Workers in Great Britain are facing the highest rate of stress and poor mental health in 17 years, new figures have shown.
The annual Labour Force Survey’s (LFS) injury and ill health figures highlighted that work-related stress, anxiety or depression cases has increased by 13 per cent. This is compared with 2016-17 data when mental health became the most common work-related illness for the first time, overtaking musculoskeletal disorders (MSDs).
The Health and Safety Executive (HSE) who published the figures, defines stress as ‘the adverse reaction people have to excessive pressures or other types of demand placed on them’.
Work-related stress has increased in recent years, while the rate of MSDs dropped to a low of 1,420 cases per 100,000 workers.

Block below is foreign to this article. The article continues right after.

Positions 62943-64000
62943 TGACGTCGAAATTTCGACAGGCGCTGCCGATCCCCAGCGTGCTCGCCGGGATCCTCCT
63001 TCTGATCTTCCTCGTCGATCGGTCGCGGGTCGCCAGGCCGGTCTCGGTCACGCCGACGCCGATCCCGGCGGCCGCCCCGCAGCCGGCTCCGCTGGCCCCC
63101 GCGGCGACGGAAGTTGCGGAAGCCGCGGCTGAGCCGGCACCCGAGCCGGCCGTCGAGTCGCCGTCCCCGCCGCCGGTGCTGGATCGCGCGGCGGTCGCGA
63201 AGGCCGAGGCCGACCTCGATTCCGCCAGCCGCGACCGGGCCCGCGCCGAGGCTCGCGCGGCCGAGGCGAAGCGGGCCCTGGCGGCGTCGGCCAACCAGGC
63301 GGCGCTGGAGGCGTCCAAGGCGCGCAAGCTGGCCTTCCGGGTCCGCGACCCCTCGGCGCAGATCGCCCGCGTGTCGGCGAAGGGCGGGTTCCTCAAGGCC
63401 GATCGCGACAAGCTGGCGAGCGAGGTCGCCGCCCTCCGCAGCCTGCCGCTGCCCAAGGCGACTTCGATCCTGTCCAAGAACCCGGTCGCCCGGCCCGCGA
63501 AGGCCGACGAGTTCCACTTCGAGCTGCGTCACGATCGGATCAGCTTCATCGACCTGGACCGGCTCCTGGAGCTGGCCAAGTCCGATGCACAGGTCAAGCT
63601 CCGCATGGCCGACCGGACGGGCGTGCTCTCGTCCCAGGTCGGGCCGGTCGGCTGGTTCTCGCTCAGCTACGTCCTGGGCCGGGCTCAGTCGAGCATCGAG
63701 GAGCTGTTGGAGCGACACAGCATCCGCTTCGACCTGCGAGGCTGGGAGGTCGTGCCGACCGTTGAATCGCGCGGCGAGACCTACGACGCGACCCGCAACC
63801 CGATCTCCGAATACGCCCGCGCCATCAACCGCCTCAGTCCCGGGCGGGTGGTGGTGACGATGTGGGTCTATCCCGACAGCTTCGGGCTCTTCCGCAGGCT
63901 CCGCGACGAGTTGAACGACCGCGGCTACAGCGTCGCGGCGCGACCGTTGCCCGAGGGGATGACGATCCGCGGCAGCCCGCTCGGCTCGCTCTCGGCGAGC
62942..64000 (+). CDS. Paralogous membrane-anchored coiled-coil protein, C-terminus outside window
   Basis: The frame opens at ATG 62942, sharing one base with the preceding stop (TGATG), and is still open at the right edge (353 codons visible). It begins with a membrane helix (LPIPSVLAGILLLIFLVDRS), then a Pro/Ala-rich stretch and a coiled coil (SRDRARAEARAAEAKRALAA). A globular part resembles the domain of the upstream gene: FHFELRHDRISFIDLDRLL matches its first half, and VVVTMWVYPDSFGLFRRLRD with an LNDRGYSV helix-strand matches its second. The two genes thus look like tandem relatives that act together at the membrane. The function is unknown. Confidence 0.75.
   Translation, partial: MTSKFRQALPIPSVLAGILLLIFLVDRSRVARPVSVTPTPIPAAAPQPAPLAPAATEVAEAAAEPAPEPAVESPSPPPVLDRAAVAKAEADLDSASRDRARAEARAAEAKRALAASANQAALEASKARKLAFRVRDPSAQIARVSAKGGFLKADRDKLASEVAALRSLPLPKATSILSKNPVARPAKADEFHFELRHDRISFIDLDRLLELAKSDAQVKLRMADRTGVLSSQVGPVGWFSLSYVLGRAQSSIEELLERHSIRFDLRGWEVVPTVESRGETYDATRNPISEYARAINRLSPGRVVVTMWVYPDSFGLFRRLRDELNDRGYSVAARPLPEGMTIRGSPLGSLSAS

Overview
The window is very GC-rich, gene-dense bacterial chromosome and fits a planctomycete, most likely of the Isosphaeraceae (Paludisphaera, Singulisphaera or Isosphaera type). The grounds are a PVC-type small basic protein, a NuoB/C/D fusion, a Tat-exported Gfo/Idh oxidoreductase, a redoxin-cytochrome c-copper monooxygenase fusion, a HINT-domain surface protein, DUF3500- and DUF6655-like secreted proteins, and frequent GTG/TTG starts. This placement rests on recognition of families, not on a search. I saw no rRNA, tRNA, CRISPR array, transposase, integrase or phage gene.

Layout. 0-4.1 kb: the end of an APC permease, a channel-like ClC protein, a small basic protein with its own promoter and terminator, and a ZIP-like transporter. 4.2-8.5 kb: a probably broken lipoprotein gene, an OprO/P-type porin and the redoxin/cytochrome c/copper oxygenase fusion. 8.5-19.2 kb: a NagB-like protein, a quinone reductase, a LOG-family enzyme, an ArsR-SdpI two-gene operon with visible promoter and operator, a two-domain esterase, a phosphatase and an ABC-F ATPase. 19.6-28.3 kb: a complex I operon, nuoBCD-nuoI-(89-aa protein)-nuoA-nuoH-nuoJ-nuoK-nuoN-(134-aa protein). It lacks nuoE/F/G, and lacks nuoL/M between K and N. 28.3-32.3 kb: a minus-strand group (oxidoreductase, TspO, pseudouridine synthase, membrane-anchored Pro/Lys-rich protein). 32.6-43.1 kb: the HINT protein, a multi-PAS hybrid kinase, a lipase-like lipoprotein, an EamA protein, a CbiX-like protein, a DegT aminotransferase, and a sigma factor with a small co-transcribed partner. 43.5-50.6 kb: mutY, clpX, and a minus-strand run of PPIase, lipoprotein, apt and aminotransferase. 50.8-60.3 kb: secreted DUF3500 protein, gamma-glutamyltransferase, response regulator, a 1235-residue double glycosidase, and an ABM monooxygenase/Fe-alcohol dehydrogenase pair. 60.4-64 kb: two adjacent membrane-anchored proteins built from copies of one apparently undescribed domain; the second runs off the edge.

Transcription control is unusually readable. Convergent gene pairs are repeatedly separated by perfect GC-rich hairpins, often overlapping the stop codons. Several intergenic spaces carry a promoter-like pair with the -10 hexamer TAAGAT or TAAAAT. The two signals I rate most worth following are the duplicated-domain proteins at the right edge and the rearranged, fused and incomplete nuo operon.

The survey showed the number of working days lost to anxiety, stress and depression increased from 12.5 million in 2016-17 to 15.4 million in 2017-18.
A total of 595,000 workers admitted they experienced a mental health condition in the past 12 months, compared with 562,000 in 2016-17, with women aged between 25-54 experiencing higher levels of work-related stress, anxiety and depression then men.
Those working in nursing and midwifery, teaching and welfare occupations faced significantly higher rates of stress and mental health problems.
By law, employers must ensure the health, safety and welfare of employees by carrying out risk assessments.
If employers focussed on reducing worked-related stress, it would decrease absence levels and improve staff morale and performance.